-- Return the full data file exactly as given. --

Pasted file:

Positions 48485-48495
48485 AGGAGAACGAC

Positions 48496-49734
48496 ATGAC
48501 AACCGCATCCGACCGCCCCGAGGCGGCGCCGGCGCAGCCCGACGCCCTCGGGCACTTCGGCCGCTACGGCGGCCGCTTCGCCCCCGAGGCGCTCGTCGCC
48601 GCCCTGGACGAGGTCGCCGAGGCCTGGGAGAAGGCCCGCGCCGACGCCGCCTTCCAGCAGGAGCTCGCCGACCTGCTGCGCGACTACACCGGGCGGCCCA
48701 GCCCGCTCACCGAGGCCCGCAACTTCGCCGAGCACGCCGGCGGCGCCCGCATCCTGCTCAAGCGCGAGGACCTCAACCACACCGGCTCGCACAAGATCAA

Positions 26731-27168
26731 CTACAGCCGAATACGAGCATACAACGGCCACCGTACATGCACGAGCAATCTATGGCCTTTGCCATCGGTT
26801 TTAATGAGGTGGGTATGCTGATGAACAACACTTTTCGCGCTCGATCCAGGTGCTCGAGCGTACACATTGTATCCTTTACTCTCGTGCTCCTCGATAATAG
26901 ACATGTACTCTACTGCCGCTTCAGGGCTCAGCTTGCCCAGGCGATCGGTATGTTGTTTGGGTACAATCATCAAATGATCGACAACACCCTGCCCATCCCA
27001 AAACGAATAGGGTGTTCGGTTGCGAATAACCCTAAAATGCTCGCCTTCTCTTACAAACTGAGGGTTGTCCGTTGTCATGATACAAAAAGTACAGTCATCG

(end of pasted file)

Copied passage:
Positions 48485-48495
48485 AGGAGAACGAC

Positions 48496-49734
48496 ATGAC
48501 AACCGCATCCGACCGCCCCGAGGCGGCGCCGGCGCAGCCCGACGCCCTCGGGCACTTCGGCCGCTACGGCGGCCGCTTCGCCCCCGAGGCGCTCGTCGCC
48601 GCCCTGGACGAGGTCGCCGAGGCCTGGGAGAAGGCCCGCGCCGACGCCGCCTTCCAGCAGGAGCTCGCCGACCTGCTGCGCGACTACACCGGGCGGCCCA
48701 GCCCGCTCACCGAGGCCCGCAACTTCGCCGAGCACGCCGGCGGCGCCCGCATCCTGCTCAAGCGCGAGGACCTCAACCACACCGGCTCGCACAAGATCAA

Positions 26731-27168
26731 CTACAGCCGAATACGAGCATACAACGGCCACCGTACATGCACGAGCAATCTATGGCCTTTGCCATCGGTT
26801 TTAATGAGGTGGGTATGCTGATGAACAACACTTTTCGCGCTCGATCCAGGTGCTCGAGCGTACACATTGTATCCTTTACTCTCGTGCTCCTCGATAATAG
26901 ACATGTACTCTACTGCCGCTTCAGGGCTCAGCTTGCCCAGGCGATCGGTATGTTGTTTGGGTACAATCATCAAATGATCGACAACACCCTGCCCATCCCA
27001 AAACGAATAGGGTGTTCGGTTGCGAATAACCCTAAAATGCTCGCCTTCTCTTACAAACTGAGGGTTGTCCGTTGTCATGATACAAAAAGTACAGTCATCG